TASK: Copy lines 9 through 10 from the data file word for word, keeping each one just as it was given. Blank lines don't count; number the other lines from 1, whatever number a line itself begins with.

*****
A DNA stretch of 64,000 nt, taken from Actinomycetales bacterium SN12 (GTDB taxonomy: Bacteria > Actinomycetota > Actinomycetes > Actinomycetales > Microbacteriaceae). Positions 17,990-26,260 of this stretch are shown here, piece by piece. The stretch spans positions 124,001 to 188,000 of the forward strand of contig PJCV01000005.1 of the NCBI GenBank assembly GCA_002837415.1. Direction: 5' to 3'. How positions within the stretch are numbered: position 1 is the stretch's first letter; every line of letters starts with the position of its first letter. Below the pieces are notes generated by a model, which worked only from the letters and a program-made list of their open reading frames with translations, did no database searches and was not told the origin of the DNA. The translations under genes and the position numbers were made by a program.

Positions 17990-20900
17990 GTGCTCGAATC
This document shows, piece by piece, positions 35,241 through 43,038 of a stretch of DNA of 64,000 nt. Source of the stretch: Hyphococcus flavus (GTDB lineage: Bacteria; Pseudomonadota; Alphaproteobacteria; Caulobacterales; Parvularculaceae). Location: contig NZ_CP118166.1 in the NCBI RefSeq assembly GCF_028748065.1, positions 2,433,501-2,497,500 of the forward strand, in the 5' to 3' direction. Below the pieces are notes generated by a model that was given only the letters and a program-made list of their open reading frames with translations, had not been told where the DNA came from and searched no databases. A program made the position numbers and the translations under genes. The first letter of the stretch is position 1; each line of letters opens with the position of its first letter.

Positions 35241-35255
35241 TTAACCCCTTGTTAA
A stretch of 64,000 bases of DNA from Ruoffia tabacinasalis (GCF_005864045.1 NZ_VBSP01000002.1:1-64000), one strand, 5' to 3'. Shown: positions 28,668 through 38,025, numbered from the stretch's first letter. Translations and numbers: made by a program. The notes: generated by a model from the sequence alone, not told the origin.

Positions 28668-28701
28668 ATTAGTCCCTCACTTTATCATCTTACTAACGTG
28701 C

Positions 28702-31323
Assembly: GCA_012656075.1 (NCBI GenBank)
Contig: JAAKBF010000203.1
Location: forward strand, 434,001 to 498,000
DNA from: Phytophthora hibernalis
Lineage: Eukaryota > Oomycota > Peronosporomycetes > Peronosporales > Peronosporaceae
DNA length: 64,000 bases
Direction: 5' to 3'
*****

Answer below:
28668 ATTAGTCCCTCACTTTATCATCTTACTAACGTG
28701 C